More than three billion people — half the human race — base their ethos and belief system on his teachings. The people he founded have endured, under impossible conditions, for 33 centuries, confounding all historians. He's universally regarded as the ultimate lawgiver, the model leader, the quintessence of wisdom.

Yet in the very first chapters of the Torah's account of Moses' life (recorded, incidentally, by Moses himself), we read of a major blunder he made. A case in which this wise and devoted leader completely misjudged his people.

When G‑d appeared to Moses in the burning bush instructing him to return to Egypt and free the Children of Israel from the yoke of slavery, Moses' reaction was, "They're not going to believe me."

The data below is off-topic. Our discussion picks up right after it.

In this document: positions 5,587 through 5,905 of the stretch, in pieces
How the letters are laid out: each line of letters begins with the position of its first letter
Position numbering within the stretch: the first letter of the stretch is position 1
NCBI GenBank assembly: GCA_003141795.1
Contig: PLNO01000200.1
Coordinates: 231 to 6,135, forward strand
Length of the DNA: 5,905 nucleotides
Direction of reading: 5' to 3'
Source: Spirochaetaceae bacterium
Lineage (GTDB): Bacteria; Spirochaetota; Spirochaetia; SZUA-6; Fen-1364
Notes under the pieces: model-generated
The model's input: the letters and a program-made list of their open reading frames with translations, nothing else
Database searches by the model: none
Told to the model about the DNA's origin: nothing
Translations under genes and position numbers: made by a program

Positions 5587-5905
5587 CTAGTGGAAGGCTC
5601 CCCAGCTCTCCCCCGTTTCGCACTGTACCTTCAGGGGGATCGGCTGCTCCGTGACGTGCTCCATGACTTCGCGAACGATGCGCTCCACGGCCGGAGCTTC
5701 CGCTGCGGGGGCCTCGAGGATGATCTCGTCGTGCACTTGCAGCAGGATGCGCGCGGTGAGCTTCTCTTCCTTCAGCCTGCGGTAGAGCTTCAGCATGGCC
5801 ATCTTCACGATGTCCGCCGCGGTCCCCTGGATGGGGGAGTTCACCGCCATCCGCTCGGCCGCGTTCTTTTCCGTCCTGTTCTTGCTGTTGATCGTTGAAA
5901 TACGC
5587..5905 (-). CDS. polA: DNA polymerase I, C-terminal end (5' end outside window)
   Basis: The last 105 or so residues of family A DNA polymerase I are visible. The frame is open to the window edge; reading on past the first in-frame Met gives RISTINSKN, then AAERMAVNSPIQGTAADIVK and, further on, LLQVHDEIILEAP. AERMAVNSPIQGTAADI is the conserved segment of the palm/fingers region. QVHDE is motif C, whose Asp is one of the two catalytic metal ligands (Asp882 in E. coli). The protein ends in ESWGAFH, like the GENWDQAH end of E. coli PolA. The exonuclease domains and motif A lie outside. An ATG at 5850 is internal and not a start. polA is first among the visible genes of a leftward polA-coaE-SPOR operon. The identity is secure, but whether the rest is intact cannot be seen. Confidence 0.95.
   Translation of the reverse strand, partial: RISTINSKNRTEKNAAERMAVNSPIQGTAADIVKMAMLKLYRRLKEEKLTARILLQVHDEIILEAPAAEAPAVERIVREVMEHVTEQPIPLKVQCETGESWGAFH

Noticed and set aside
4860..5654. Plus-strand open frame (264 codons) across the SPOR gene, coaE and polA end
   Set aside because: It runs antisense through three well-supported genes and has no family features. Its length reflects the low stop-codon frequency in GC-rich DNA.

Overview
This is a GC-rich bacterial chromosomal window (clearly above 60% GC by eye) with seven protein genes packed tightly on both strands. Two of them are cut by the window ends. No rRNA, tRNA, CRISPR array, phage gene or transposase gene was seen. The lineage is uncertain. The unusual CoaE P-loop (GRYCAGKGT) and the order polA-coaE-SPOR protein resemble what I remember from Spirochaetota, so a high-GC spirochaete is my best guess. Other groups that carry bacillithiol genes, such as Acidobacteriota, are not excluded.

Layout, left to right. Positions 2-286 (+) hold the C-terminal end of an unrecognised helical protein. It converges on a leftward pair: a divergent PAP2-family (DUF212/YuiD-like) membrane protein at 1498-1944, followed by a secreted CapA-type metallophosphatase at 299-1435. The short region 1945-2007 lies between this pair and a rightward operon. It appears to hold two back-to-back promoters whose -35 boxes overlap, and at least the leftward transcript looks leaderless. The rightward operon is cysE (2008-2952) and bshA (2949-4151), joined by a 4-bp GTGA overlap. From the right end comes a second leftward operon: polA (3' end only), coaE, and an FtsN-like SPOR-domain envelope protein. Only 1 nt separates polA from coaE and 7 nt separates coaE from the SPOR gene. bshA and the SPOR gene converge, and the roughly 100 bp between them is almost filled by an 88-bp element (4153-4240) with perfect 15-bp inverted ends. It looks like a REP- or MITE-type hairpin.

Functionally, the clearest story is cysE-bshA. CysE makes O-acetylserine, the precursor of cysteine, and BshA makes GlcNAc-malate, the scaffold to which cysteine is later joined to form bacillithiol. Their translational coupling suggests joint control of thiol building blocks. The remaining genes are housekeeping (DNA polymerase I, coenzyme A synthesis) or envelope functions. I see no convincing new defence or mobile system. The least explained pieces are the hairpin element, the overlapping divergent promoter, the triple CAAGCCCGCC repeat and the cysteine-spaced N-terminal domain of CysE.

A reasonable assumption, one might say. At that point, the Children of Israel had been in exile for 210 years, 86 of them as slaves. Hebrew babies were being cemented in walls. Along comes a man who has been absent for decades. "I'm your redeemer," he says, "I've come to take you out of Egypt. G‑d sent me."

Isn't it reasonable for Moses to ask for some sort of proof he might present? A letter of recommendation in the form of a miracle or two he could perform, to back up his story?

G‑d is furious with Moses. He gives him the miracles he asks for (three of them), but makes it clear that they are necessary only because he, Moses, thinks them necessary.

The first thing you must know about your people, G‑d rebukes Moses, is that they are believers.